In theory, elections are supposed to be a brake on this process, giving rival factions opportunities to compete for power and influence state policy in nonviolent ways. In practice, this often isn’t the case. Instead, Iraq appears to be following the more conventional path in which election winners focus on consolidating their own power instead of governing well, and excluded factions seek other means to advance their interests. Here’s part of how the New York Times set the scene for this week’s elections, which incumbent prime minister Nouri al-Maliki’s coalition is apparently struggling to win:

American intelligence assessments have found that Mr. Maliki’s re-election could increase sectarian tensions and even raise the odds of a civil war, citing his accumulation of power, his failure to compromise with other Iraqi factions—Sunni or Kurd—and his military failures against Islamic extremists. On his watch, Iraq’s American-trained military has been accused by rights groups of serious abuses as it cracks down on militants and opponents of Mr. Maliki’s government, including torture, indiscriminate roundups of Sunnis and demands of bribes to release detainees.

Because Iraq ranked so high in our last statistical risk assessments, we posted a question about it a few months ago on our “wisdom of (expert) crowds” forecasting system. Our pool of forecasters is still relatively small—89 as I write this—but the ones who have weighed in on this topic so far have put it in what I see as a middle tier of concern, where the risk is seen as substantial but not imminent or inevitable. Since January, the pool’s estimated probability of an onset of state-led mass killing in Iraq in 2014 has hovered around 20 percent, alongside countries like Pakistan (23 percent), Bangladesh (20 percent), and Burundi (19 percent) but well behind South Sudan (above 80 percent since December) and Myanmar (43 percent for the risk of a mass killing targeting the Rohingya in particular).

Notably, though, the estimate for Iraq has ticked up a few notches in the past few days to 27 percent as forecasters (including me) have read and discussed some of the pre-election reports mentioned here. I think we are on to something that deserves more scrutiny than it appears to be getting.

Watch Experts’ Beliefs Evolve Over Time

On 15 December 2013, “something” happened in South Sudan that quickly began to spiral into a wider conflict. Prior research tells us that mass killings often occur on the heels of coup attempts and during civil wars, and at the time South Sudan ranked among the world’s countries at greatest risk of state-led mass killing.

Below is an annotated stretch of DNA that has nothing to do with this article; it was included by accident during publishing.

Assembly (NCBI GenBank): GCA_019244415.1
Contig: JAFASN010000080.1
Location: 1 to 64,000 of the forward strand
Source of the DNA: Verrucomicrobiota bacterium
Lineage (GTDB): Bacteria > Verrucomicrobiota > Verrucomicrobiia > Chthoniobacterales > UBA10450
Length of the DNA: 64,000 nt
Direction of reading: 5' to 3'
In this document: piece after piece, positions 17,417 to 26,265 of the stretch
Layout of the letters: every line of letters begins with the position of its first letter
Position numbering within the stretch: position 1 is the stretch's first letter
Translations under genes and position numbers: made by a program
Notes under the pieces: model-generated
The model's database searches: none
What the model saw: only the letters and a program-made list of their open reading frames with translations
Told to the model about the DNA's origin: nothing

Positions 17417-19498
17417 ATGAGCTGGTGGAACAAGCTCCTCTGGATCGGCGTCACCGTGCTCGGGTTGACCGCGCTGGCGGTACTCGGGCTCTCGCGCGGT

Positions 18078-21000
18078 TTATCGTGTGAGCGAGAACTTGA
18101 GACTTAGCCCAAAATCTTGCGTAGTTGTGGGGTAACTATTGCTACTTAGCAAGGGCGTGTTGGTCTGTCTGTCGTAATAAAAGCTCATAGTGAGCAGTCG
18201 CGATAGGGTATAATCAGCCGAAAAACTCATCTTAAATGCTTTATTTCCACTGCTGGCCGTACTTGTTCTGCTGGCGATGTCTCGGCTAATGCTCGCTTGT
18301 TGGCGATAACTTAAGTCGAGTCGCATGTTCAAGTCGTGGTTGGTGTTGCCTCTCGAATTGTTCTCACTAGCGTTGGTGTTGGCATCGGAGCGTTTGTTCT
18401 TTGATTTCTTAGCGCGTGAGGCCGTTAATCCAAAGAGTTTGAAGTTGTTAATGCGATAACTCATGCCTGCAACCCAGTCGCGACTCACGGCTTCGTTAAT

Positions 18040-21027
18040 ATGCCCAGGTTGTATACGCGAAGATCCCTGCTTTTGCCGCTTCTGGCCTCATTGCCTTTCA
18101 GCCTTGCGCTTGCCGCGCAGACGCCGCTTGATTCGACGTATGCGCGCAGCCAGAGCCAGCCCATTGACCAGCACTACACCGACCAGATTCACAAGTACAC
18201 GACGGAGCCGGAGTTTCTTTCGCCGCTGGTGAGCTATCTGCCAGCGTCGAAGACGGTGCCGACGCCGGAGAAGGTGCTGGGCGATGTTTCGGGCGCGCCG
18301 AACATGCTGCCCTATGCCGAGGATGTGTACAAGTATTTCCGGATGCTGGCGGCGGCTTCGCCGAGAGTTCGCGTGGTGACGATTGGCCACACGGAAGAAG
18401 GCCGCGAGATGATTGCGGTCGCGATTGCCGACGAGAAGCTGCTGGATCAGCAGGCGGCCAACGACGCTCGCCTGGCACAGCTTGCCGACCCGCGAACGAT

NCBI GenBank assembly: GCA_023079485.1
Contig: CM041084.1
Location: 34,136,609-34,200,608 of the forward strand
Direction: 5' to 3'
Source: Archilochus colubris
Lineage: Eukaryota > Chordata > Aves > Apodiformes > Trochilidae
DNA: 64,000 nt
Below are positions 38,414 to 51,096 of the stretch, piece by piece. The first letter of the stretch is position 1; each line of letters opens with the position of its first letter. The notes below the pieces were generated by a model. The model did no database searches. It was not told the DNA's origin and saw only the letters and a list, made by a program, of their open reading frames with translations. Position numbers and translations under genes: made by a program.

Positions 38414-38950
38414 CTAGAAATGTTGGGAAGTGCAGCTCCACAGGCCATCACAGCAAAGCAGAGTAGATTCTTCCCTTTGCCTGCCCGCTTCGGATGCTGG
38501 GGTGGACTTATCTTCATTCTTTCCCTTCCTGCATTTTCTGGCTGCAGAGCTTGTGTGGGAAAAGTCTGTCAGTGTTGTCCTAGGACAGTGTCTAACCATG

Motivated by these two facts, I promptly added a question about South Sudan to the opinion pool we’re running as part of a new atrocities early-warning system for the U.S. Holocaust Memorial Museum’s Center for the Prevention of Genocide (see this recent post for more on that). As it happened, we already had one question running about the possibility of a state-led mass killing in South Sudan targeting the Murle, but the spiraling conflict clearly implied a host of other risks. Posted on 18 December 2013, the new question asked, “Before 1 January 2015, will an episode of mass killing occur in South Sudan?”

The criteria we gave our forecasters to understand what we mean by “mass killing” and how we would decide if one has happened appear under the Background Information header at the bottom of this post. Now, shown below is an animated sequence of kernel density plots of each day’s forecasts from all participants who’d chosen to answer this question. A kernel density plot is like a histogram, but with some nonparametric estimation thrown in to try to get at the distribution of a variable’s “true” values from the sample of observations we’ve got. If that sound like gibberish to you, just think of the peaks in the plots as clumps of experts who share similar beliefs about the likelihood of mass killing in South Sudan. The taller the peak, the bigger the clump. The farther right the peak, the more likely that clump thinks a mass killing is.

kplot.ssd.20140205

I see a couple of interesting patterns in those plots. The first is the rapid rightward shift in the distribution’s center of gravity. As the fighting escalated and reports of atrocities began to trickle in (see here for one much-discussed article from the time), many of our forecasters quickly became convinced that a mass killing would occur in South Sudan in the coming year, if one wasn’t occurring already. On 23 December—the date that aforementioned article appeared—the average forecast jumped to approximately 80 percent, and it hasn’t fallen below that level since.